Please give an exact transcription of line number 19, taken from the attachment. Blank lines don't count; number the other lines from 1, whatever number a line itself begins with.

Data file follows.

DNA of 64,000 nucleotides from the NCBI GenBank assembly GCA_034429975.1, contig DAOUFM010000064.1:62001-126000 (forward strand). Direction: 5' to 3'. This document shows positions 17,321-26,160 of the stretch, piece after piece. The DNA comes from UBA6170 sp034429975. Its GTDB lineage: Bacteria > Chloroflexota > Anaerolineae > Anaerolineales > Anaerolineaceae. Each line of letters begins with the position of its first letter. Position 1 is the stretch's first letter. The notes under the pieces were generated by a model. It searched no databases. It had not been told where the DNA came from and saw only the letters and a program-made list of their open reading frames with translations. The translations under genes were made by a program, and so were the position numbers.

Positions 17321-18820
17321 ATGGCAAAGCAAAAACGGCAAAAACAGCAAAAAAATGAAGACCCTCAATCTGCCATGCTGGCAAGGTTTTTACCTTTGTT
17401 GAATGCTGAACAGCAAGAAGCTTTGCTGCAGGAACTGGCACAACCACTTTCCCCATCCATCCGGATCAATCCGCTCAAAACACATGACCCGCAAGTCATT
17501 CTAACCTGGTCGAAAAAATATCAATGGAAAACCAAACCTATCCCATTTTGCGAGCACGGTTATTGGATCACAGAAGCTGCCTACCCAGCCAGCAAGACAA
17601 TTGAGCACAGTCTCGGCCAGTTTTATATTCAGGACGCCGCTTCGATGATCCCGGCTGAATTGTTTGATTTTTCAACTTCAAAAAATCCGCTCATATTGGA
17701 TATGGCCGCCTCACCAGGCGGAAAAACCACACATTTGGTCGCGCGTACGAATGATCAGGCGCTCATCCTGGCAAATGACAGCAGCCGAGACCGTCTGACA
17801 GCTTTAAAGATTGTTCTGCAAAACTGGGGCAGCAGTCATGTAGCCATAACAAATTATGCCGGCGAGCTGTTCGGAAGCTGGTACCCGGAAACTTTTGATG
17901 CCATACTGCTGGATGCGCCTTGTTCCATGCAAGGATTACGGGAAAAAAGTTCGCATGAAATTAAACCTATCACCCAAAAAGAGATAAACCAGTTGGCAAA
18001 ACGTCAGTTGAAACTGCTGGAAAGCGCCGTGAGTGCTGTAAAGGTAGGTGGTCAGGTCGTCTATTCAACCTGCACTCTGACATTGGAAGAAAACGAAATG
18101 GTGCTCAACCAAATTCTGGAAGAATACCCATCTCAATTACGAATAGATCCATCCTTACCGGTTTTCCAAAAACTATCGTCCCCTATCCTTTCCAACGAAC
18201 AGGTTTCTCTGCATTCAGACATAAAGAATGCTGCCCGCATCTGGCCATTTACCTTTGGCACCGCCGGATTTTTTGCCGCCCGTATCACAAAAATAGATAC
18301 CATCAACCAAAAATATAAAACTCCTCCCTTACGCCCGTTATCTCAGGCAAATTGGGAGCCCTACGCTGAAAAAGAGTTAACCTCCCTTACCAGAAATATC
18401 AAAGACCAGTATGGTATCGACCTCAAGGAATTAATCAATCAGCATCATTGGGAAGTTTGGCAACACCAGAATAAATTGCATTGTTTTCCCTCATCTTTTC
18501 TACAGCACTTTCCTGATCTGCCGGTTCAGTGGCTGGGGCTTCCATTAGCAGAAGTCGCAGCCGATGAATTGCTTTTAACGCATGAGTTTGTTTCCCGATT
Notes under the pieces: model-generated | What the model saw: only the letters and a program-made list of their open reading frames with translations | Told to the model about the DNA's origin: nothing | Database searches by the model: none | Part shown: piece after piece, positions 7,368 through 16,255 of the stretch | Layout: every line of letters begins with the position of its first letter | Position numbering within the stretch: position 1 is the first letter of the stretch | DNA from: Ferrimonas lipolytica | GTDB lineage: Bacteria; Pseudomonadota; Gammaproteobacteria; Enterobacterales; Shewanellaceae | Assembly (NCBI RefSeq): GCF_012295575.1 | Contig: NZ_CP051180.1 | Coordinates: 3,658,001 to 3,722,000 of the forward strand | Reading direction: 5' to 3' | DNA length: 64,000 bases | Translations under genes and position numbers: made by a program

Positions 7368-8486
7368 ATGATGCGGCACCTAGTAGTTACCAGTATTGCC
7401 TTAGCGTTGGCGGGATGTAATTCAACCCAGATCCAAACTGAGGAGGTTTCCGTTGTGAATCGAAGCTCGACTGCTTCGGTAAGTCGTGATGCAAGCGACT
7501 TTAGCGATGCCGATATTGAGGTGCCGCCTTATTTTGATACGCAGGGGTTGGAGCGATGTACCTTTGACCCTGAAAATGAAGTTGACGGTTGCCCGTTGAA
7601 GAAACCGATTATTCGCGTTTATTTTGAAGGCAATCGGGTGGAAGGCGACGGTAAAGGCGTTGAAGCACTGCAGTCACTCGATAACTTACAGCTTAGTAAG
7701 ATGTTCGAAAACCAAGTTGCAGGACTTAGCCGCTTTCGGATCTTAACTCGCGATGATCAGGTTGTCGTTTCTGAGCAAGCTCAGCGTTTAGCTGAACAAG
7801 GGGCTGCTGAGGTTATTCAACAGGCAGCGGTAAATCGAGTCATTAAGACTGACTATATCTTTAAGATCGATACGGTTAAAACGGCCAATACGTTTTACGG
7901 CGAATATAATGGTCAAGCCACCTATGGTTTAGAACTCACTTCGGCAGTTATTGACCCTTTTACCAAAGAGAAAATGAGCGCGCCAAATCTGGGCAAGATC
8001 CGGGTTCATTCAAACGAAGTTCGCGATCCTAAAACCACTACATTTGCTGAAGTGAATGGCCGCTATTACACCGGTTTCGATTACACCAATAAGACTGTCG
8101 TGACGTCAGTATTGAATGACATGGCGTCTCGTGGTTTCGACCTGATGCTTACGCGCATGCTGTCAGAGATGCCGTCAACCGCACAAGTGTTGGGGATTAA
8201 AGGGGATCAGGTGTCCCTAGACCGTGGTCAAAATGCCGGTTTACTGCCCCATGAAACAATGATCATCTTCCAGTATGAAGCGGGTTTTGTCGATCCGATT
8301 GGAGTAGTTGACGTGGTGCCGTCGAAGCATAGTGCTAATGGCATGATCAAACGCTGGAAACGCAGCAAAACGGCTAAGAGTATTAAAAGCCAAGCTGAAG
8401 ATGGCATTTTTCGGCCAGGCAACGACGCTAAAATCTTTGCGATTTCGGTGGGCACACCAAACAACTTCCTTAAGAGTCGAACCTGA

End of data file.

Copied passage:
7401 TTAGCGTTGGCGGGATGTAATTCAACCCAGATCCAAACTGAGGAGGTTTCCGTTGTGAATCGAAGCTCGACTGCTTCGGTAAGTCGTGATGCAAGCGACT